Golden mayor considers lawsuit over Jefferson Parkway
Last month, we told you about Golden mayor Jacob Smith's opposition to the Jefferson Parkway, a project he described as a "weird, disconnected road to nowhere."
Photo by Mark Manger Golden mayor Jacob Smith is afraid the road to nowhere may be coming his way.
Nonetheless, the Denver Regional Council of Governments, popularly known as DRCOG, officially made the parkway part of its long-range transportation plan at a meeting last night.
Golden is currently deciding whether to mount a legal challenge to stop the parkway, Smith says, and he believes other communities "that are severely impacted by the decision," as well as a number of environmental groups, are likely considering lawsuits, too. In his opinion, DRCOG is legally vulnerable "because the decision last night doesn't follow the law."
"DRCOG's board can only adopt a transportation plan that is fiscally constrained, which means there's a reasonable likelihood of funding everything in that plan," Smith explains. "And the argument for putting the parkway on the plan last night was that the proponents asserted that they can raise the money, as opposed to actually demonstrating that they can get it. Literally, all DRCOG did was certify that the applicant told them it can get the money. And that just doesn't meet the legal standard."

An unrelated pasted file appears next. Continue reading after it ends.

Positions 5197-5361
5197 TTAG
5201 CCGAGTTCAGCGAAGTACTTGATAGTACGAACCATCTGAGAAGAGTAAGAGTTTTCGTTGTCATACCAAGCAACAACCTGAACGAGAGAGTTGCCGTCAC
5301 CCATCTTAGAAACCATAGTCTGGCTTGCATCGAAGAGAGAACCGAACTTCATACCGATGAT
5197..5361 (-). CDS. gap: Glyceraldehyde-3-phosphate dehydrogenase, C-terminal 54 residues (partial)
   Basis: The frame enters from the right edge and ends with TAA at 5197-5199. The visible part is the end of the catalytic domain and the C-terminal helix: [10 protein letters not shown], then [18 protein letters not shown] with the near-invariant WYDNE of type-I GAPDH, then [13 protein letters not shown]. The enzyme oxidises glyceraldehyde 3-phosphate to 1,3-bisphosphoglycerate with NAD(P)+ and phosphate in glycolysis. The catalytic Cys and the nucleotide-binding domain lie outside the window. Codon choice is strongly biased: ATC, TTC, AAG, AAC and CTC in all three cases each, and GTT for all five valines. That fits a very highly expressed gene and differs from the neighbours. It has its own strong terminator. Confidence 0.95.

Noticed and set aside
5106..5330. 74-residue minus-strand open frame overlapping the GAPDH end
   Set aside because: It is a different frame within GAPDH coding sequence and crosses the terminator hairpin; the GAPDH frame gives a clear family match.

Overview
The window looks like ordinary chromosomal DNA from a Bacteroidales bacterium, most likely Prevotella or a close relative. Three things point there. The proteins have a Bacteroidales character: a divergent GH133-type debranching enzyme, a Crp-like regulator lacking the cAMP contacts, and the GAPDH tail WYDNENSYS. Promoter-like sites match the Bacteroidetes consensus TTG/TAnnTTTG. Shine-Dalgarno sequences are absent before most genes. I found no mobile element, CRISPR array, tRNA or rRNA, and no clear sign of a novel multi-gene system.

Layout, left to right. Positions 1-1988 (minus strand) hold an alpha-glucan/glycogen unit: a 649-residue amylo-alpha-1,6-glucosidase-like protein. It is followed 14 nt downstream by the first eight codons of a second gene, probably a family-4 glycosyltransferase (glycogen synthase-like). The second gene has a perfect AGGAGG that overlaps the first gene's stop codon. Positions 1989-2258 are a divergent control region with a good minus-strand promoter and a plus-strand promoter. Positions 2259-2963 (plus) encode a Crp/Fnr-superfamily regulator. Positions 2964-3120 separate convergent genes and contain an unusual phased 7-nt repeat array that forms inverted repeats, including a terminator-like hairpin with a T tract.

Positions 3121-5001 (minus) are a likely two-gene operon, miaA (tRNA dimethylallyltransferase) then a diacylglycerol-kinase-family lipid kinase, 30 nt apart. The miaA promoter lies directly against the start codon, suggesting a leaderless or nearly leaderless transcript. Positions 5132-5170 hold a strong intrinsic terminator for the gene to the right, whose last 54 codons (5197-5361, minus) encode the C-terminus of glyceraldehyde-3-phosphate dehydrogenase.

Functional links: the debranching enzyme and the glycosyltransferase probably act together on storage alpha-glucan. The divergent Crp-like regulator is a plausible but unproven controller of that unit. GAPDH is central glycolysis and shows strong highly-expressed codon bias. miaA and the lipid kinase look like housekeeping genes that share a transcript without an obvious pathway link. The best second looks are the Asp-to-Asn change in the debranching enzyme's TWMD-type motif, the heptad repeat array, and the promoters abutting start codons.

If the pro-parkway forces can't raise enough cash, why consider suing? Here's how Smith sees it:
"I think they're going to have a difficult time financing it," he concedes. "It is a tough market. But that said, there are investors out there who make really bad investments. So the fact that it's a tough project with tough numbers doesn't mean they won't find some sucker who's willing to put the money down."
In the meantime, opposition to the parkway is growing, if not by enough to have swayed the final tally.
"About a year ago, there was a similar vote about the same issue, and we had five or six people voting on our side," he notes. "And last night, we had seventeen on our side," as opposed to 35 who supported the parkway. And these opponents "are all working together to promote good solutions and oppose bad ones."
Indeed, Golden and its allies put together an alternative proposal, dubbed the 6/93 plan, which Smith sees as offering a far more beneficial approach to transportation needs in the area. But these ideas didn't get much attention last night or in the weeks prior.
"I think what's ironic and maybe most unfortunate is that the City of Golden has made it clear we're willing to sit down and help come up with something that works for everybody," Smith allows. "I think it would have better served everyone if that had happened. Now, if DRCOG really does get sued, that's going to make it tougher to get investment dollars, because investors don't like that kind of uncertainty. So there may still be a chance for all parties to sit down and work something out. But I suspect it will be more difficult."
Pursuing objections through the courts won't be any easier. But Smith clearly sees the parkway as something that needs to be stopped, if at all possible.
"This feels very much like a Huey Long highway project," he says. "It's a project a few people benefit from but a whole bunch of people get impacted by. It's a bad proposal. It doesn't make any sense, except for the developers who'll make out on it."